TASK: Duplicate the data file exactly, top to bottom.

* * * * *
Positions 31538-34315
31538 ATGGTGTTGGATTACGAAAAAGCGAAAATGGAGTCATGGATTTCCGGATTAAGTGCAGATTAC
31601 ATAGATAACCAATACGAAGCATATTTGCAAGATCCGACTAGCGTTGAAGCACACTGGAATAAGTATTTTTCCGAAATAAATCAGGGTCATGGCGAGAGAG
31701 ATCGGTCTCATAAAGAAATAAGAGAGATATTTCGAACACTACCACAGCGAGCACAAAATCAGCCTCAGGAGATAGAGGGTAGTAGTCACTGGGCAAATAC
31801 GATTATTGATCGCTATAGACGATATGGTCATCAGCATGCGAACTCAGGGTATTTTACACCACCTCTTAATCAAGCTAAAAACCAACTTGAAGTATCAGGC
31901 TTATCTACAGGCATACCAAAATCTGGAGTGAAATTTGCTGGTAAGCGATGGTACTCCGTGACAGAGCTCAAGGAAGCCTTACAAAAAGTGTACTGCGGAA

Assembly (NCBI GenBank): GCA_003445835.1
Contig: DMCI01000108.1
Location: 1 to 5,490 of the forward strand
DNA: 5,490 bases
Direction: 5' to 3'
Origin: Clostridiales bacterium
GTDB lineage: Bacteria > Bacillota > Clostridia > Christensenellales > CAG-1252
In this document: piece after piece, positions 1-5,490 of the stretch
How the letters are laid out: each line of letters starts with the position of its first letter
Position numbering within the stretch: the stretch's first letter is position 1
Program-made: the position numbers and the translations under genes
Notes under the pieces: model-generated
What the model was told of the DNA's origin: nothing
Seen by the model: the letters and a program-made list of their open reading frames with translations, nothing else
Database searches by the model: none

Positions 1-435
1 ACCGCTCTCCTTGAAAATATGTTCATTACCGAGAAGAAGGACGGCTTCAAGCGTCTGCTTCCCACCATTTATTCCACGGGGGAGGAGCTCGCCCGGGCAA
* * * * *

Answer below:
Positions 31538-34315
31538 ATGGTGTTGGATTACGAAAAAGCGAAAATGGAGTCATGGATTTCCGGATTAAGTGCAGATTAC
31601 ATAGATAACCAATACGAAGCATATTTGCAAGATCCGACTAGCGTTGAAGCACACTGGAATAAGTATTTTTCCGAAATAAATCAGGGTCATGGCGAGAGAG
31701 ATCGGTCTCATAAAGAAATAAGAGAGATATTTCGAACACTACCACAGCGAGCACAAAATCAGCCTCAGGAGATAGAGGGTAGTAGTCACTGGGCAAATAC
31801 GATTATTGATCGCTATAGACGATATGGTCATCAGCATGCGAACTCAGGGTATTTTACACCACCTCTTAATCAAGCTAAAAACCAACTTGAAGTATCAGGC
31901 TTATCTACAGGCATACCAAAATCTGGAGTGAAATTTGCTGGTAAGCGATGGTACTCCGTGACAGAGCTCAAGGAAGCCTTACAAAAAGTGTACTGCGGAA

Assembly (NCBI GenBank): GCA_003445835.1
Contig: DMCI01000108.1
Location: 1 to 5,490 of the forward strand
DNA: 5,490 bases
Direction: 5' to 3'
Origin: Clostridiales bacterium
GTDB lineage: Bacteria > Bacillota > Clostridia > Christensenellales > CAG-1252
In this document: piece after piece, positions 1-5,490 of the stretch
How the letters are laid out: each line of letters starts with the position of its first letter
Position numbering within the stretch: the stretch's first letter is position 1
Program-made: the position numbers and the translations under genes
Notes under the pieces: model-generated
What the model was told of the DNA's origin: nothing
Seen by the model: the letters and a program-made list of their open reading frames with translations, nothing else
Database searches by the model: none

Positions 1-435
1 ACCGCTCTCCTTGAAAATATGTTCATTACCGAGAAGAAGGACGGCTTCAAGCGTCTGCTTCCCACCATTTATTCCACGGGGGAGGAGCTCGCCCGGGCAA